Ginger - anti-inflammatory and helps with nausea and absorption of nutrients in the body.  It has warming benefits and helps clear out throat and nose congestion.  
Turmeric - it has been getting a lot of attention lately.  It is anti-inflammatory and helps in the relief of rheumatoid arthritis and is also linked to cancer prevention and improved liver function. 
Cilantro - also known as coriander leaves.  It has cholesterol  and blood sugar lowering properties.  It has high phytonutrient content and is also beneficial in helping the body get rid of toxins. Detox supplements usually has cilantro as one of its ingredients. 

 

Ginger & Turmeric Spiced Cauliflower and Sweet Potato Soup
Ingredients:

1 small cauliflower, cut into florets, approximately 3 cups
1 large sweet potato, peeled and cut into cubes, approximately 3 cups
3 stalks celery, chopped
2" ginger, peeled and grated
1 small red onions, minced
1/4 cup cilantro, chopped
2 Tbsp. coriander powder
2 tsp. turmeric
1/2 tsp. cumin
Himalayan or sea salt to taste
2 Tbsp. coconut oil
5 - 6 cups water or veggie stock or a combination of both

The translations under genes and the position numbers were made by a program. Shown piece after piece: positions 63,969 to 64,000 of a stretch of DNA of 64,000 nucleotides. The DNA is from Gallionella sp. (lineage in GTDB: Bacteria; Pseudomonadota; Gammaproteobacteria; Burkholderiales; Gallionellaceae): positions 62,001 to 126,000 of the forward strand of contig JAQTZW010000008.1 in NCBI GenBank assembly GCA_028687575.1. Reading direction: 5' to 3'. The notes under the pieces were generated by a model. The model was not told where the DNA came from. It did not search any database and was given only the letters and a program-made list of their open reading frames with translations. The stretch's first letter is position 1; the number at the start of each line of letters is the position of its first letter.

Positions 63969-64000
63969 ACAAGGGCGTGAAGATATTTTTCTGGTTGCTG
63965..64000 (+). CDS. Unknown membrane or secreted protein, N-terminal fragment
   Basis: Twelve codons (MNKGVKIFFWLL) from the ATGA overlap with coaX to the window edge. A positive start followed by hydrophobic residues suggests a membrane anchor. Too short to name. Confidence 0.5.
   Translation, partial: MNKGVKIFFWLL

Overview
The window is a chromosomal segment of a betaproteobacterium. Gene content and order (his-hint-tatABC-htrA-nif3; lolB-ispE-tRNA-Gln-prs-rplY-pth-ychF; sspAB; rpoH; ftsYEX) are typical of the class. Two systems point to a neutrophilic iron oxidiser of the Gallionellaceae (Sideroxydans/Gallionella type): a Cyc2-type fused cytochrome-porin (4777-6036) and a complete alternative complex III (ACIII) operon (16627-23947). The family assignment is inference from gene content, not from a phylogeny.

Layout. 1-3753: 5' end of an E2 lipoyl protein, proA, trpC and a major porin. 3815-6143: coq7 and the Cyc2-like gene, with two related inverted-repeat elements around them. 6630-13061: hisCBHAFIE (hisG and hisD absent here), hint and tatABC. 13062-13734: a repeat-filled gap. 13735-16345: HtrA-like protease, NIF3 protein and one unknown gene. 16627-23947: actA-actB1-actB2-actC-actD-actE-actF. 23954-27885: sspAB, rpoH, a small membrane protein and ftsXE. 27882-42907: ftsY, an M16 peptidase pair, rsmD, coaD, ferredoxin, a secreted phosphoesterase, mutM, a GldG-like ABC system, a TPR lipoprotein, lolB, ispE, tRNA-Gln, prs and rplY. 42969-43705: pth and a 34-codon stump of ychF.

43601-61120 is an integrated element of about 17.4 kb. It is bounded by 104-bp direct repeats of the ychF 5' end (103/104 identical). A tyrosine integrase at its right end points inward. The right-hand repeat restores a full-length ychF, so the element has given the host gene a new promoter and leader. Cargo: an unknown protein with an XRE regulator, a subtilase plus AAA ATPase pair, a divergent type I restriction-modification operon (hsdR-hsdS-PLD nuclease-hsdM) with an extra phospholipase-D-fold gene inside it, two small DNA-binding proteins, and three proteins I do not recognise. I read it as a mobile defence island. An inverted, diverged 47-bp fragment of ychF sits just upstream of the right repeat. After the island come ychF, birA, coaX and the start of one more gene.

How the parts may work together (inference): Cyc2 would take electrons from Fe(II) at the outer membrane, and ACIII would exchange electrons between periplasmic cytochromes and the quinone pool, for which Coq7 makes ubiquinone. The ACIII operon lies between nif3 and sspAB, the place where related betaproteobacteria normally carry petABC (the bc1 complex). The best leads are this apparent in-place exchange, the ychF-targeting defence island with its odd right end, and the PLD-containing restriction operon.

Method:
On a large pot and on medium heat, saute the ginger and onions with the coconut oil for 2 minutes.  Add the coriander powder, turmeric and cumin and stir until fragrant.  Pour in the water or stock and boil. then add all the vegetables.  Let it boil then simmer until they are tender, approximately 10-12 minutes.   Make sure they do not overcook.  Add the salt and adjust the taste. You can add more grated ginger or a pinch of cayenne for more heat.  Blend in batches in an upright blender until smooth.  Reheat if necessary. Serve with a few drops of cilantro oil.

Cilantro Oil (Optional)
1/2 cups cilantro
1/4 cup hemp or flaxseed oil
Pinch of salt

Blend until smooth.

I also have older posts for soups here and here which you may like.  For a short version of this current post, steam all the veggies  for 8-10 minutes  and use the water to blend the soup.  Add salt, herbs and all spices and blend until smooth.  Adjust the taste and serve.

 

I had a quiet "me-day" today as my hubby was at work and my son left yesterday for "Winterblast 2015."  He joined other teenagers at our Church for a fun-filled weekend up North.  They get to learn from God's Word and at the same time strengthen  their relationship with each other - without social media and electronic gadgets -  amidst the  beauty of this Season.  It's also a snow day in the city, one that is serene since it did not have that blizzard-type and windy characteristic like other days.  

I hope February is great for you so far.  I'm also writing about my "Plant-based Desserts" course at Matthew Keeney and will be posted mid-week in time for Valentines Day.  It has some chocolates in it!

Warmly,

Lina